I guess it would be safe to call the town where I grew up a factory town. In fact, some of the world’s largest manufacturers were based there and you would be hard-pressed to find anyone who has not worked in an industrial environment at one time or another. I am sure that knowing a lot of people around the country and the world depend on your work was a source of pride for many of us who did work in factories and it is still for those who do so today. Even today, I can still remember the hum of the machines and recall how much safety was stressed.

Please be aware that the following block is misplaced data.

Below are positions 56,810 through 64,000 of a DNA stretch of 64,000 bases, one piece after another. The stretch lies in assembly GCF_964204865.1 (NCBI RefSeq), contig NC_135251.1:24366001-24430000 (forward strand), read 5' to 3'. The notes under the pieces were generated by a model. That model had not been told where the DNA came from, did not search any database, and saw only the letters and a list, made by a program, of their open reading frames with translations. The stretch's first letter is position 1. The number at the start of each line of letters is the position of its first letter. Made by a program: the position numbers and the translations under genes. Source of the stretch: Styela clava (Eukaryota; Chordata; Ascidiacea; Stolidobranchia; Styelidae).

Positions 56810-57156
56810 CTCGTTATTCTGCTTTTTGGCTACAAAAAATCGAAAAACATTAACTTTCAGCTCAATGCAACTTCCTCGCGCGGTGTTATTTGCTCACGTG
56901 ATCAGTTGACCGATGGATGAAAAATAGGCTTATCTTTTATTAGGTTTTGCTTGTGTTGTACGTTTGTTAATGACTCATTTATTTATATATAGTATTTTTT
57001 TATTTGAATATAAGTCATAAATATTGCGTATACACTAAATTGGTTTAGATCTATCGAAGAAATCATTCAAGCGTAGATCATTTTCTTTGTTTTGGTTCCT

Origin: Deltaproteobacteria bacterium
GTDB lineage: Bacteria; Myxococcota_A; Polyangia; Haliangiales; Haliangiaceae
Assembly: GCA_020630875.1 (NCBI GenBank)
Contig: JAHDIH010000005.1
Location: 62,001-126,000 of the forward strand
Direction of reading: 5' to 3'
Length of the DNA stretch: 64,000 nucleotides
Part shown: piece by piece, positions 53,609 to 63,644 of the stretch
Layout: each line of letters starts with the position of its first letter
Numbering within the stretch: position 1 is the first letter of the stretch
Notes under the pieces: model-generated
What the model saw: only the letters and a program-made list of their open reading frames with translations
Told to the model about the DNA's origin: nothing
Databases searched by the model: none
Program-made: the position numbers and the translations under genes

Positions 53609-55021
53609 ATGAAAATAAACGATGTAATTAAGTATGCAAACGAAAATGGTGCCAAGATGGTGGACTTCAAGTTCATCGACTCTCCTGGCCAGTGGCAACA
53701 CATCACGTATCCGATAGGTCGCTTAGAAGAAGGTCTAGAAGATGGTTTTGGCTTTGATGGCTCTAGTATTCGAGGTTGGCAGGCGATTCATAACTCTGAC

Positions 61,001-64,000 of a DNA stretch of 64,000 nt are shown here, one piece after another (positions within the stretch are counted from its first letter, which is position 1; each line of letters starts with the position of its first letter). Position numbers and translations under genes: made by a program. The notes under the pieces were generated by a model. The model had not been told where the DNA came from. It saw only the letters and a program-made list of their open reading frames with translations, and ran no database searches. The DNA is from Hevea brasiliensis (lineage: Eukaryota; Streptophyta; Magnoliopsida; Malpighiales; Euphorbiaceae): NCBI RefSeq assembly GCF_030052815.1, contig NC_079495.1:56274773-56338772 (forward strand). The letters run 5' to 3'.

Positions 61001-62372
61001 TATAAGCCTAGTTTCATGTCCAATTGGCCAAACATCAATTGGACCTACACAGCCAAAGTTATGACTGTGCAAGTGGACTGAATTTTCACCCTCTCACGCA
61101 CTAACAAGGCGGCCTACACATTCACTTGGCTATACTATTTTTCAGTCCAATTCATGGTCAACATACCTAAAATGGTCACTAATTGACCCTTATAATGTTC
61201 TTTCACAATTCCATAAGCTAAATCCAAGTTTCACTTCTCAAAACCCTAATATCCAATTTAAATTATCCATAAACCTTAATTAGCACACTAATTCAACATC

High current PCB applications in industry
The reason safety is so important in many factories is the high power machinery, which can be dangerous. The primary danger is interacting with the high currents that are required to power and control industrial equipment. Many facilities utilize alarms and electronic indicators according to a defined safety integrity level (SIL) to protect against potential electrical hazards. However, the responsibility for electrical system safety rests to a great extent on the electronics and PCBs that convert, regulate, distribute and utilize high currents. To ensure that your boards contribute to a safe industrial environment there are high current PCB design tips that you should follow. Let’s see what these are and why they are important. But first, let’s take a more in-depth look at the high current PCB attributes that make them attractive for industry.
High Current PCBs in Industrial Environments